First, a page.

Get Ready to Pivot
During COVID, everyone got tired of the word pivot.
But event planners shouldn’t be ready to retire the word quite yet.
For example, certain food costs are significantly higher, like chicken wings, which are up over 30% during the last 15 months, and others still remain flat, said Clint Elkins of SB Value. “We’ve been working with our clients to have a menu pricing clause on their contracts that they can adjust based on inflation of what they’re buying, so they can substitute a cheaper protein or another item if needed.”
Work Together to Prioritize
When it comes to event planning, there’s always a difference – sometimes more so than others – between the client’s wish list and their budget. It’s no different in inflationary times when it comes to event planners working together with clients to prioritize and strike the right balance between the two.
For example, during the webinar, Adam Leffel explained how there is always a give and take. “If there are certain financial limitations, [thereis value in] having an event planner help them figure out what they can and can’t do, like using the more expensive linen, but incorporating more basic tabletop items for budget reasons to still achieve that impact they’re looking for.”
Research and Vet Other Supplier Sources
Even before inflation began to rise, COVID drastically altered the event landscape. Some businesses were forced to close for good, while others shifted to providing different services. Coupled with the large demand for event services, now some suppliers simply can’t handle more work.
Caruso explained that to continue delivering the best events possible under current cost circumstances, her team is spending more time than ever researching and vetting other supplier sources. “We’ve had to do a lot more outreach to new vendors to find the best price, so this has found us working with people that are new to us and no longer working with some of the vendors we had always relied on. Sometimes it’s because of staffing issues, but mostly having to find better pricing for our clients.”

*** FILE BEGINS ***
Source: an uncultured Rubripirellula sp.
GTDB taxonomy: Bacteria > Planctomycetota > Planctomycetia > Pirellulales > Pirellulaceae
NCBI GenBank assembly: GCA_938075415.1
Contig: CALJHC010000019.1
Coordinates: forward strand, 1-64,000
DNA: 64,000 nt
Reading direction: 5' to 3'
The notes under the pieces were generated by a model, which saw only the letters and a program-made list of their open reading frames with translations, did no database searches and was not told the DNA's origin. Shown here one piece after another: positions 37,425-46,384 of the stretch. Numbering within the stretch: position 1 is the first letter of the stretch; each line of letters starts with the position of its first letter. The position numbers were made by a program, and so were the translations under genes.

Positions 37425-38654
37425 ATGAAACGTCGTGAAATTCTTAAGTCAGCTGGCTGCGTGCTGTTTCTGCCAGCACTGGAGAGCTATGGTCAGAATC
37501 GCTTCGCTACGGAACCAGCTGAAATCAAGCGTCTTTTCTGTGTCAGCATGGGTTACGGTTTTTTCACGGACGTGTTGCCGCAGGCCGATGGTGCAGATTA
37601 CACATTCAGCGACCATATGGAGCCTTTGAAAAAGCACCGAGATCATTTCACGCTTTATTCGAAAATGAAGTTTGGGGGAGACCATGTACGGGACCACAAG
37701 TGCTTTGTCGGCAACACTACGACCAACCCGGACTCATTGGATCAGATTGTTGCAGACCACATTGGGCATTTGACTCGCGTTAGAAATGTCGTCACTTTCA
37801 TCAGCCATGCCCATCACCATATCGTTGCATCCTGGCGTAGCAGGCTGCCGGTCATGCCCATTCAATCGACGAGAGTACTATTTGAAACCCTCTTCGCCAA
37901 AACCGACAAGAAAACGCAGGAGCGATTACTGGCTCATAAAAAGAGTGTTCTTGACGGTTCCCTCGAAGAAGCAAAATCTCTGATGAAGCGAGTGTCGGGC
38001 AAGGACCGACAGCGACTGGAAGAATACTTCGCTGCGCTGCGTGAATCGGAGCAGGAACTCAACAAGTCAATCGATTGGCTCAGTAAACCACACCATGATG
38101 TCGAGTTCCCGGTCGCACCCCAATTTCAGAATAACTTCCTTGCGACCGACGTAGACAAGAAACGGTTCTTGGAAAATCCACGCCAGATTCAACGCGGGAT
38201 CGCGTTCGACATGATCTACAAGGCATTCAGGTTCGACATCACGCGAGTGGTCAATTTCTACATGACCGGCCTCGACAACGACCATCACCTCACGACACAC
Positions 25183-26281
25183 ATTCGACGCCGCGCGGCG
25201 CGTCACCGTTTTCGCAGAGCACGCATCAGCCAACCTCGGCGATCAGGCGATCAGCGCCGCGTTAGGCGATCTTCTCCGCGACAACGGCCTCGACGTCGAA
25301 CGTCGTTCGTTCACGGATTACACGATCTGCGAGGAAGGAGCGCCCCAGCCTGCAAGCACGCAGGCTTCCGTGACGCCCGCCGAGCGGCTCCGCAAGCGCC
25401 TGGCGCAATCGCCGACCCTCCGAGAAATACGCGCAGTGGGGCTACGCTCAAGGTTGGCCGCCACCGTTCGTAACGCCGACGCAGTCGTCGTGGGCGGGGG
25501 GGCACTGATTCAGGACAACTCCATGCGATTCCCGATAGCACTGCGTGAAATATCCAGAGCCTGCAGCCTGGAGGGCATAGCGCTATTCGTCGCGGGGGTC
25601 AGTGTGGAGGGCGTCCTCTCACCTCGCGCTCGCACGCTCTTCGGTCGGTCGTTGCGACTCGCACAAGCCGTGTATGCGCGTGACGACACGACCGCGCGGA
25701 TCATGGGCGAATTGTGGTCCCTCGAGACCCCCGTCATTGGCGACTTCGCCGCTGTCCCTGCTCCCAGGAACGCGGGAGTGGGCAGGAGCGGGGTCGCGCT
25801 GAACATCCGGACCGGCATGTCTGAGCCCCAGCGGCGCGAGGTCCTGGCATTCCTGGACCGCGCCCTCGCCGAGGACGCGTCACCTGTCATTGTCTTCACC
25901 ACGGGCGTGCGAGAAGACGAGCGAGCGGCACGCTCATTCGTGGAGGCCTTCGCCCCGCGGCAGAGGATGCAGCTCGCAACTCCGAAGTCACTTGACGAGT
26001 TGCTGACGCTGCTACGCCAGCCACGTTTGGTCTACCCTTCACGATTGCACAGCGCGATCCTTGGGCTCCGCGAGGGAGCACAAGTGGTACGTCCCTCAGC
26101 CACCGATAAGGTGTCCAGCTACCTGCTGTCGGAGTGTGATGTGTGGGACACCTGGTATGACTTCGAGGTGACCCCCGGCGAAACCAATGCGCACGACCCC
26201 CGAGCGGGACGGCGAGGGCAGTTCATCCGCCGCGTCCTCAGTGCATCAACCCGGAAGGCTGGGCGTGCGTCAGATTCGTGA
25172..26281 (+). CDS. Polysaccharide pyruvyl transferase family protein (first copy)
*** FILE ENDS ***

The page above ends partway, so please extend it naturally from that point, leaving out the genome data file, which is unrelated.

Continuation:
Start Fresh for 2023
As budgeting for next year’s events is in full gear, remember the doubling of event costs in New York from pre-pandemic that Caruso mentioned.
While you can use historical numbers as a gauge, past budget numbers are rarely accurate these days. Ballpark vendor estimates don’t suffice, either. The best advice is to start with a new budget.
As part of the re-budgeting process, make sure to revisit production timelines. Due to a variety of shortages, many last-minute decisions are simply no longer possible. And if an unexpected request or change can be accommodated, it is likely to add substantial extra cost. Having a realistic timeline that avoids rush charges or fees helps keep costs under control.
Lastly, consider putting a deadline for how long an estimate is valid. Many event planners haven’t used a quote expiration date and would still honor the original price even if months had passed. Given rapidly fluctuating prices, lock in fixed costs as much as possible by putting an expiration date on the estimate.
During COVID, event planners weathered the stormiest time in modern history. And the recent high event planning costs are certainly another significant bump in the road. During these inflationary times, education, negotiation, transparency, and flexibility are vital to managing the high costs of planning events in New York.